Display Settings:

Format

Send to:

Choose Destination
See comment in PubMed Commons below
Genome Biol. 2001;2(9):RESEARCH0036. Epub 2001 Aug 30.

A rapid method to map mutations in Drosophila.

Author information

  • 1Wellcome/CRC Institute, Tennis Court Road, Cambridge CB2 1QR, UK. ds139@mole.bio.cam.ac.uk

Abstract

BACKGROUND:

Genetic screens in Drosophila have provided a wealth of information about a variety of cellular and developmental processes. It is now possible to screen for mutant phenotypes in virtually any cell at any stage of development by performing clonal screens using the flp/FRT system. The rate-limiting step in the analysis of these mutants is often the identification of the mutated gene, however, because traditional mapping strategies rely mainly on genetic and cytological markers that are not easily linked to the molecular map.

RESULTS:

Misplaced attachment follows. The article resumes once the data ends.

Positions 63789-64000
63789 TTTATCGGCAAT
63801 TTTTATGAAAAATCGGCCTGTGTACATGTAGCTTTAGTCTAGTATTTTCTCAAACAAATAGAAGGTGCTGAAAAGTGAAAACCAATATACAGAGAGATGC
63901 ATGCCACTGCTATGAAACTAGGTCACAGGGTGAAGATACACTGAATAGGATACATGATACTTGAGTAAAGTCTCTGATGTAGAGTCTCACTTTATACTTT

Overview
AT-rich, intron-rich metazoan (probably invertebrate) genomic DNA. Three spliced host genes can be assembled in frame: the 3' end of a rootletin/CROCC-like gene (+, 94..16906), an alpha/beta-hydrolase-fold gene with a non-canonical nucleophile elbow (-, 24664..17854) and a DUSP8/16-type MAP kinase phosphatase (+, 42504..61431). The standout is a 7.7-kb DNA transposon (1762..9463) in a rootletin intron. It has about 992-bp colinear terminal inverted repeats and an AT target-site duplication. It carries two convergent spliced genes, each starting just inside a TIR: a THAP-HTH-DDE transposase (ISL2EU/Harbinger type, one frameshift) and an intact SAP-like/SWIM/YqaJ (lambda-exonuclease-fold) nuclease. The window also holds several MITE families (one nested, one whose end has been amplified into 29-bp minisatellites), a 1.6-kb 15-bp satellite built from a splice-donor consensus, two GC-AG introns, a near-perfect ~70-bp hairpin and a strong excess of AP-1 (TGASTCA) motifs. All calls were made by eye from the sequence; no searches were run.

Here we describe the development of a single-nucleotide polymorphism (SNP) map for chromosome arm 3R. The map contains 73 polymorphisms between the standard FRT chromosome, and a mapping chromosome that carries several visible markers (rucuca), at an average density of one SNP per 370 kilobases (kb). Using this collection, we show that mutants can be mapped to a 400 kb interval in a single meiotic mapping cross, with only a few hundred SNP detection reactions. Discovery of further SNPs in the region of interest allows the mutation to be mapped with the same recombinants to a region of about 50 kb.

CONCLUSION:

The combined use of standard visible markers and molecular polymorphisms in a single mapping strategy greatly reduces both the time and cost of mapping mutations, because it requires at least four times fewer SNP detection reactions than a standard approach. The use of this map, or others developed along the same lines, will greatly facilitate the identification of the molecular lesions in mutants from clonal screens.

PMID:
11574055
[PubMed - indexed for MEDLINE]
PMCID:
PMC56897
Free PMC Article

Images from this publication.See all images (4)Free text

Figure 1
Figure 2
Figure 3
Figure 4
PubMed Commons home

PubMed Commons

0 comments
How to join PubMed Commons

    Supplemental Content

    Full text links

    Icon for BioMed Central Icon for PubMed Central
    Loading ...
    Write to the Help Desk